Re: Compiler for VLIW Architecture (RKRayhawk)
11 Apr 2000 14:33:24 -0400

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From: (RKRayhawk)
Newsgroups: comp.compilers
Date: 11 Apr 2000 14:33:24 -0400
Organization: AOL
References: 00-04-016
Keywords: architecture

A few general leads may help ...

First, HP has had a VLIW RISC device out for a while, PA-RISC, I
think.. Following leads from there may get you to some literature
that discusses compilation, and performance optimization.

The joint effort by Intel and HP, producing the IA-64, also invovles a
VLIW machine, the instruction groups are VLIWs. Their sites may also
have material on compilers and scheduling issues per optimization.

In addition to being VLIW in character, Intel's IA-64 reveals a major
trend away from idealistic RISC design. The stack in IA-64 is strongly
indicative of accomplishments by Sun in execution time performance
boosting. To get that gain the code generator must cognize the
floating stack top.

You can project forward from IA-64 to any group or site that is
promising, say a linux, for the IA-64 and see if these sites have
available documentation or references to such publishings. There are
some pretty smart folks working on this sort of stuff, but the
commercial projects are likely currently preoccupied with just getting
validity, not optimization (but that is mere speculation).

I honestly believe you can get good leads if you agressively pursue
the webmasters at the HP and Intel sites.

Considering the locale of the vendors of the leading (see P.S. on
'leading' below) hardware, it is not unlikely that you could get
excellent leads to documentation and to experts if you search at the
sites of

Stanford University in Palo Alto, California.

If it would be useful to you for me to try to assist you to find other
specific URLs, please email me.

Second, less exact, most of the RISC machines involve superscalar
internals that lead to consideration of optimizing code generation in
terms of inter-dependencies in data flow and control flow. It is not
an exact response to your question, but the literature on optimized
parallel code execution, in general, relates to your interests in
performance techniques. Superscalars harnessed to intricate
dispatcher/completer devices are just VLIW machines with flexible
length instruction words.

VLIWs machines, for example, have available null subfields that allow
them to also vary instruction content, even if in a fixed width. That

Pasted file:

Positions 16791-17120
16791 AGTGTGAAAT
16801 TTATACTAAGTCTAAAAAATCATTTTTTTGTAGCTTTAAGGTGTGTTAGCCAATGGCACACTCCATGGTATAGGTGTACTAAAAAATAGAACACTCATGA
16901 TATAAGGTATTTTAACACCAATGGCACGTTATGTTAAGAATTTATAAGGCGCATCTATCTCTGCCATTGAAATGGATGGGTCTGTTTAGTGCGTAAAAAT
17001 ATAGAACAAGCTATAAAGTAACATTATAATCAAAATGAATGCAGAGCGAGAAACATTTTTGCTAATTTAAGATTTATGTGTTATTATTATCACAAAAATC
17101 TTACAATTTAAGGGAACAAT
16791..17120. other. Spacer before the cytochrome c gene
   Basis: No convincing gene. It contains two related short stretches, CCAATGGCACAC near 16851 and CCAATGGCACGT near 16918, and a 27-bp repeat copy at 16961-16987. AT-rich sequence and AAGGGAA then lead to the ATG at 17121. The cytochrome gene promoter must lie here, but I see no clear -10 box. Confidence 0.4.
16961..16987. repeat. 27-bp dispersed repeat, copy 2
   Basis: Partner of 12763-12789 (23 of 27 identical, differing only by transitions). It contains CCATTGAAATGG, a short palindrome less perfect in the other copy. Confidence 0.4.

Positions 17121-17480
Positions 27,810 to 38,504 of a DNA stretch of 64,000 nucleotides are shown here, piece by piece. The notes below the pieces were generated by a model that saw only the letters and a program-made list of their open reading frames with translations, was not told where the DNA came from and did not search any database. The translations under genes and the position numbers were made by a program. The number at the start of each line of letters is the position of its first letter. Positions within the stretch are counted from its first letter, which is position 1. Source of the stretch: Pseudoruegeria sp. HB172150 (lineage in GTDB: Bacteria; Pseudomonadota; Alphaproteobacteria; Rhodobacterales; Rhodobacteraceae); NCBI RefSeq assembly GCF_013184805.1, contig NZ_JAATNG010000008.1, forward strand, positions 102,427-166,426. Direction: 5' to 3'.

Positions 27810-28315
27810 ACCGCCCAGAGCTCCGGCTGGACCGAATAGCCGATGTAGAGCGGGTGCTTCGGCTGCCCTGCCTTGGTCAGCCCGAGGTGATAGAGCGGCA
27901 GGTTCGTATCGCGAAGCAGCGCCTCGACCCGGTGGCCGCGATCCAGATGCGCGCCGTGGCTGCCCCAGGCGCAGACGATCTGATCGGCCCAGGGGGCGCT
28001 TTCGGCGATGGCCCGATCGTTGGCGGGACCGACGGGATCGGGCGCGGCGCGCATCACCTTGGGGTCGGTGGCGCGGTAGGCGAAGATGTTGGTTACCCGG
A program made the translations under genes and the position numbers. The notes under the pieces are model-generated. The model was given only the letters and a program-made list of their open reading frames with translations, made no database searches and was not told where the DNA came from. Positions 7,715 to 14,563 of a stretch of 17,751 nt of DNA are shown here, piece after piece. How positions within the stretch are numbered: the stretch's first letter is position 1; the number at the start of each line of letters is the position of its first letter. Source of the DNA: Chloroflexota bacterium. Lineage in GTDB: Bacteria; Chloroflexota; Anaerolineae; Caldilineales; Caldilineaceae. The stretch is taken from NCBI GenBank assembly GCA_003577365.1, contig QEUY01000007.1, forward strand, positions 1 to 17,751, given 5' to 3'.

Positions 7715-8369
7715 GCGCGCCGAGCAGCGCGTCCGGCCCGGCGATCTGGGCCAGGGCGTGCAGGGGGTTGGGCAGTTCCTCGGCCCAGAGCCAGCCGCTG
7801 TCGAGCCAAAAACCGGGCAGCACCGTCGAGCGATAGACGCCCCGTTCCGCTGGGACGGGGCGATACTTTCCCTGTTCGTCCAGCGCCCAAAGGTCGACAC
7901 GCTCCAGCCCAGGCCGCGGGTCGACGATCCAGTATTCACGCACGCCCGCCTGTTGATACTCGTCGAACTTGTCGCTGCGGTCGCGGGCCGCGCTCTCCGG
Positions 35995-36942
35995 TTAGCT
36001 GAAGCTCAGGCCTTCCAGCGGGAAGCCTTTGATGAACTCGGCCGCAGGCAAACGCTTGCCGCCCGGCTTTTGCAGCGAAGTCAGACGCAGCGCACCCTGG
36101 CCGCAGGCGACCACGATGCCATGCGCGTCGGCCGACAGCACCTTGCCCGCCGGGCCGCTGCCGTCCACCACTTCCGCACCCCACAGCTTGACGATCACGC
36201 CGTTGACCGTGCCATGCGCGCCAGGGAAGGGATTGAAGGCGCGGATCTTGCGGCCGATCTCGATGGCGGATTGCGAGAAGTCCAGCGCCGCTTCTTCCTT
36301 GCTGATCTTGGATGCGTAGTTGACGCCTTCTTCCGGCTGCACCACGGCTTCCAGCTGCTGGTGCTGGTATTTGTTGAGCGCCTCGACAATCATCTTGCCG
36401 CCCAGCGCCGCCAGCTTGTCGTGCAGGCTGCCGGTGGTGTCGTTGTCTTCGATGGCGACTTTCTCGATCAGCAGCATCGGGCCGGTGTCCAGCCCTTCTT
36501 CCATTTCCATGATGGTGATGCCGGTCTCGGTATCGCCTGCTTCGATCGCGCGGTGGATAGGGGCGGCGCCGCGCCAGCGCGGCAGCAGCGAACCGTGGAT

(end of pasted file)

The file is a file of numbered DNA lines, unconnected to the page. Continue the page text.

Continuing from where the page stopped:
is it took until the later part of the twentieth century for mankind
to be intelligent enough to re-invent the zero, which is what a null
slot is.

Thirdly, you indicated "Also I would be glad if you could provide me
with articles and journals in this topic as soon as possible." Well,
..., I am a novice I assure you, but you should ask for an extension
to whatever is driving you to a short deadline. The subject of
improving the performance of compilers for VLIW and related
architectures is large.

Indeed, anything that has a parallel execution of two or more
instructions is a VLIW in behavior, even if multiple instructions are
not accessed simulaneously. For example, the Advanced Micro Devices
Am29000 has a 'delayed' branch instruction. It takes a cycle or so to
do its thing. Meanwhile the _next_ instruction also executes! Takes
some planning to generate code for that properly, any literature that
generalizes about such scheduling relates to your interest. At a
tangent, no doubt, but I am just saying the isssue is large, and the
material to date is not necessarily organized under the title VLIW.

Since you post from Ra.MsState.Edu then maybe you want the latest,
greatest, and most likely to be widely distributed device, so go for
the IA-64 and see if you can find the literature that guided them to
predicates. Let me know if you would like assistance towards more
specific URLs.

P.S. To those familiar with other VLIWs that have actually hit the
pavement, the above post is not meant to diminish their significance,
nor express the likelihood that the best available docs are along the
HP/Intel path. Instead, the miopia is just clear representation of my
limited exposure, and I too would really like leads to other VLIW
architecture that has actually been wired.

Best Wishes,

Robert Rayhawk

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